For high blood pressure

If you have a high systolic blood pressure, your doctor may watch it closely. This is because it’s a risk factor for heart disease.

Prehypertension is a condition that puts you at risk for hypertension. If you have it, your doctor may suggest lifestyle changes. Lifestyle changes such as eating a heart-healthy diet and exercising regularly may help bring your blood pressure numbers down. You may not need prescription drugs.

If you have stage one hypertension, your doctor may suggest lifestyle changes and medication. They may prescribe a drug such as a calcium channel blocker or beta-blocker.

Stage two hypertension may require treatment with lifestyle changes and a combination of medications.

Learn more: How to reduce your blood pressure »

For low blood pressure

Low blood pressure needs a different treatment approach. Your doctor may not treat it at all if you don’t have symptoms.

If your low blood pressure is caused by another health condition, such as a thyroid problem, dehydration, or diabetes, your doctor will likely treat that condition first.

If it’s unclear why your blood pressure is low, treatment options may include:

  • eating more salt
  • drinking more water
  • wearing compression stockings to help prevent blood from pooling in your legs
  • taking a corticosteroid such as fludrocortisone to help increase blood volume

Complications

Unmanaged high or low blood pressure may cause serious complications.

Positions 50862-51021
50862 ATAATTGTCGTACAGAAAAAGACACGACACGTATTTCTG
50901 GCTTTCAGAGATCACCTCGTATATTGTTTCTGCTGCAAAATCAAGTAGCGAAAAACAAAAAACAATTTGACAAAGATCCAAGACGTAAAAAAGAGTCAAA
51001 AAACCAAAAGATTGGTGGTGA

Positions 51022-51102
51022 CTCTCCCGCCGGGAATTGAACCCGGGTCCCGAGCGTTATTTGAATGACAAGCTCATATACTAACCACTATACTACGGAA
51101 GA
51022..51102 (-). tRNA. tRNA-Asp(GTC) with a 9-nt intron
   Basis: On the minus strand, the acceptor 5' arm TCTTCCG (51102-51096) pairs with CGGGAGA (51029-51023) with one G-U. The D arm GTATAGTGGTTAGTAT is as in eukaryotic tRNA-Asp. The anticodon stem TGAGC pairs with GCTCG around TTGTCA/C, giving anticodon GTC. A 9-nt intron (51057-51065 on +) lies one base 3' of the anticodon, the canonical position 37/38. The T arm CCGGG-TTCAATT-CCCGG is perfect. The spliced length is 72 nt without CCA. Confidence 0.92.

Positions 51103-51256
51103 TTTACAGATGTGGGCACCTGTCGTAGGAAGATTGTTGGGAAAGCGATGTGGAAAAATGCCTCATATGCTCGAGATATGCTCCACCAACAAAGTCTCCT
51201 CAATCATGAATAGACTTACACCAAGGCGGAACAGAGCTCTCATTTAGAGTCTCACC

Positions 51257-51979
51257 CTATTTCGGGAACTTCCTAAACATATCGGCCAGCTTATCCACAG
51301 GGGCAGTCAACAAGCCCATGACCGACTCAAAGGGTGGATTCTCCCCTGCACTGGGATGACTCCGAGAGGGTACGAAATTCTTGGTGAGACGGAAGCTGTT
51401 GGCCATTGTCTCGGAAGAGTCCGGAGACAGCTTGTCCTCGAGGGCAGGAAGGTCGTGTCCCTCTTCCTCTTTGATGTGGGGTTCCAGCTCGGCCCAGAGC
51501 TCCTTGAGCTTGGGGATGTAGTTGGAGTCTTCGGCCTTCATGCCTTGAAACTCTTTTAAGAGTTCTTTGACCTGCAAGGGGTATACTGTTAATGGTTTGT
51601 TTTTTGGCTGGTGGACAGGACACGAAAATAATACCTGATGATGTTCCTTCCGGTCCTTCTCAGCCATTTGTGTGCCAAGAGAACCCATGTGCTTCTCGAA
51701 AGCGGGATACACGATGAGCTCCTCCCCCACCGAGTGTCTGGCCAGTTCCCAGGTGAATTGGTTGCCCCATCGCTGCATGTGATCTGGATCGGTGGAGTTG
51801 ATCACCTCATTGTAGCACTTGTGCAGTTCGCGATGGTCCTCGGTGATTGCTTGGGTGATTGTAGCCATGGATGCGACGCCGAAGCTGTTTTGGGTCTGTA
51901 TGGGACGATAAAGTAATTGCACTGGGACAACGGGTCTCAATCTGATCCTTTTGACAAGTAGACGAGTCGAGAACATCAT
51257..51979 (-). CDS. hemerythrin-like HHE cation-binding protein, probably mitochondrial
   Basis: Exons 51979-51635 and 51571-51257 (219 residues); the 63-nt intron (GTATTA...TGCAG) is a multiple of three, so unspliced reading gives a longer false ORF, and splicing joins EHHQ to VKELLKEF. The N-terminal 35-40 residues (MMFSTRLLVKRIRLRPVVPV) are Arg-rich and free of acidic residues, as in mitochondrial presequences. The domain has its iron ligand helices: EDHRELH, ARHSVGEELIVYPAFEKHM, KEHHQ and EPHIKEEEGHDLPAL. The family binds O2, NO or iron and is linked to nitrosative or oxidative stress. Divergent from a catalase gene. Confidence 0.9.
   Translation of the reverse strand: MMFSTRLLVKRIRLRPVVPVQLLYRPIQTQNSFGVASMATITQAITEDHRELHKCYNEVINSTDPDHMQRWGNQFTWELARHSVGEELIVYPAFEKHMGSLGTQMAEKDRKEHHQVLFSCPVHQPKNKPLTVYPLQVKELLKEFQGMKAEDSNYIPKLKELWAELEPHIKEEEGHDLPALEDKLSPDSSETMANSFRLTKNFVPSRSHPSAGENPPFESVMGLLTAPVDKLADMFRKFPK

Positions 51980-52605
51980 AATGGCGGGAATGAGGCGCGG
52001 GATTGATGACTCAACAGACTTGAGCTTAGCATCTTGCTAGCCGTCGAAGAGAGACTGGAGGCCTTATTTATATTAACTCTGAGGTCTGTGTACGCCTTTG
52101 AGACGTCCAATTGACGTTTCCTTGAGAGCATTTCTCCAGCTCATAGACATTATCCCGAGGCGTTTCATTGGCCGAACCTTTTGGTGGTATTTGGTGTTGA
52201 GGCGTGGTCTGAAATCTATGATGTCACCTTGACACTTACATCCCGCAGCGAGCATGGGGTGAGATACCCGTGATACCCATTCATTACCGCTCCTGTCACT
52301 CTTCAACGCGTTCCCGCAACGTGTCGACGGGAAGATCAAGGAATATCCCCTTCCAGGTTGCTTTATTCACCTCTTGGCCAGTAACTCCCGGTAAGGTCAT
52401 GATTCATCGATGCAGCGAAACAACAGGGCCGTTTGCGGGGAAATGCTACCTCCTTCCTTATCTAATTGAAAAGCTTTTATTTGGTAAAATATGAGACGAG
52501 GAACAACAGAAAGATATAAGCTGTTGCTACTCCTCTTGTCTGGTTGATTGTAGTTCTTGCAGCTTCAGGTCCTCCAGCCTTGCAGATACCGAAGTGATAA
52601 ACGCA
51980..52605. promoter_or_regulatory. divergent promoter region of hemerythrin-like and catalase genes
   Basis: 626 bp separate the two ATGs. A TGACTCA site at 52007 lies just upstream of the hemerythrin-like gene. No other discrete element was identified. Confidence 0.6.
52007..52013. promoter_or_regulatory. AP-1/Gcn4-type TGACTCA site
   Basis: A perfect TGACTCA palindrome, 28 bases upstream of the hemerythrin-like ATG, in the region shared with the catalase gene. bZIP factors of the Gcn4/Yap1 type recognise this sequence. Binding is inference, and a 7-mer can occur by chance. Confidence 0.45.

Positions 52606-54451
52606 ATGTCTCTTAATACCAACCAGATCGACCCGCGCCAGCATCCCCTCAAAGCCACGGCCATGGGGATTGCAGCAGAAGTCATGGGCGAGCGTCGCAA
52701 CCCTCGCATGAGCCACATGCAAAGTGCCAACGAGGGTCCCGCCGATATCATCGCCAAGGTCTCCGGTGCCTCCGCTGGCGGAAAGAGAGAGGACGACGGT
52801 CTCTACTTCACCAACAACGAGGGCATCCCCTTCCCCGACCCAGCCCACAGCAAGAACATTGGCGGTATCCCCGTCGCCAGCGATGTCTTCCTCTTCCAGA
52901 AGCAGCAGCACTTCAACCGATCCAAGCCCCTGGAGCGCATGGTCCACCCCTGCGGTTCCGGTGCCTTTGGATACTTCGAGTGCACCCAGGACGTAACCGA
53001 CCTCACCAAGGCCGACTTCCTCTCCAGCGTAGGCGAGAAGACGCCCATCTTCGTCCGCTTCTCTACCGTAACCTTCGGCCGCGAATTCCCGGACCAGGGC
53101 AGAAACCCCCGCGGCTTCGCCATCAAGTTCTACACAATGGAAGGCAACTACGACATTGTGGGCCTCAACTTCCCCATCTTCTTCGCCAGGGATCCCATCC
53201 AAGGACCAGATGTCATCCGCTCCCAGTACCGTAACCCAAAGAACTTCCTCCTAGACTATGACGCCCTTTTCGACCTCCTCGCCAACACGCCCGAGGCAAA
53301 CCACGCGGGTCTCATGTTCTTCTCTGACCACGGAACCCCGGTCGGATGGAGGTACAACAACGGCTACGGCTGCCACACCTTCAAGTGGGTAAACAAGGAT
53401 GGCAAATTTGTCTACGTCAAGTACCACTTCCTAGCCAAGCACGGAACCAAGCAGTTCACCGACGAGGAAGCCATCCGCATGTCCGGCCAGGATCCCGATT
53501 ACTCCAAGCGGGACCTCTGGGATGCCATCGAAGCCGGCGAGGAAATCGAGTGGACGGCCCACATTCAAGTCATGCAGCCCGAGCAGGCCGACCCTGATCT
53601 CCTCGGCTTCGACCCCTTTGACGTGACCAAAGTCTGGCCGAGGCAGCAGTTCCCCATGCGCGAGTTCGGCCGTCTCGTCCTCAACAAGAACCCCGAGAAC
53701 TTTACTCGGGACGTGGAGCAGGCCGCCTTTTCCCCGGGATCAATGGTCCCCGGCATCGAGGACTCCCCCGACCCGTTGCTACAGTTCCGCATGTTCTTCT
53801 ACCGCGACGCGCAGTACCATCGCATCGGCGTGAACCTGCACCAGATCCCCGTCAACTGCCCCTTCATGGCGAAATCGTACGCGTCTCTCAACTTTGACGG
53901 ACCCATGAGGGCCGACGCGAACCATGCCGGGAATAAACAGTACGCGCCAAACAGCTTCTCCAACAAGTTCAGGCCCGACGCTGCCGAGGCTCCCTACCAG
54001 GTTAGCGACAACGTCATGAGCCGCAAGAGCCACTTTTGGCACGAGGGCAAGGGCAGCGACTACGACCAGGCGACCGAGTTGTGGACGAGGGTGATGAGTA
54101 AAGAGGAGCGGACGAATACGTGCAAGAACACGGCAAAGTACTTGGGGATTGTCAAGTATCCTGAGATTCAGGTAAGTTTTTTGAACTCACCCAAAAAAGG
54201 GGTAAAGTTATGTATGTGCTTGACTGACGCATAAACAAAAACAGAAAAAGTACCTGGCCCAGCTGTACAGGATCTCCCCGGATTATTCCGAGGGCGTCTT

It’s hard to know when your blood pressure is high unless you’re monitoring it. High blood pressure doesn’t cause symptoms until you’re in hypertensive crisis. A hypertensive crisis requires emergency care. Left unmanaged, high blood pressure may cause:

On the other hand, low blood pressure may cause:

  • dizziness
  • fainting
  • injury from falls
  • heart damage
  • brain damage

Prevention

Lifestyle changes can help prevent high blood pressure. Try the following tips.

To lower blood pressure

  • Eat a heart-healthy diet that includes plenty of fruits and vegetables, whole grains, healthy fats, and low-fat protein.
  • Reduce your sodium consumption. The American Heart Association recommends keeping your sodium intake below 2400 mg with ideally no more than 1500 mg per day.
  • Watch your portions to help maintain a healthy weight.
  • Stop smoking.
  • Exercise regularly. If you aren’t currently active, start slowly and work your way up to 30 minutes of exercise most days.
  • Practice stress-relief techniques, such as mediation, yoga, and visualization. Chronic stress or very stressful events can send blood pressure soaring, so managing your stress may help manage your blood pressure.

Talk to your doctor

People with chronic, uncontrolled high blood pressure are more likely to develop a life-threatening condition. If you have low blood pressure, your outlook depends on its cause. If it’s caused by an untreated underlying condition, your symptoms may escalate.

You can reduce your risk of serious complications by managing your high or low blood pressure. This can involve lifestyle changes and medications, if prescribed. Talk to your doctor to find the best treatment for you.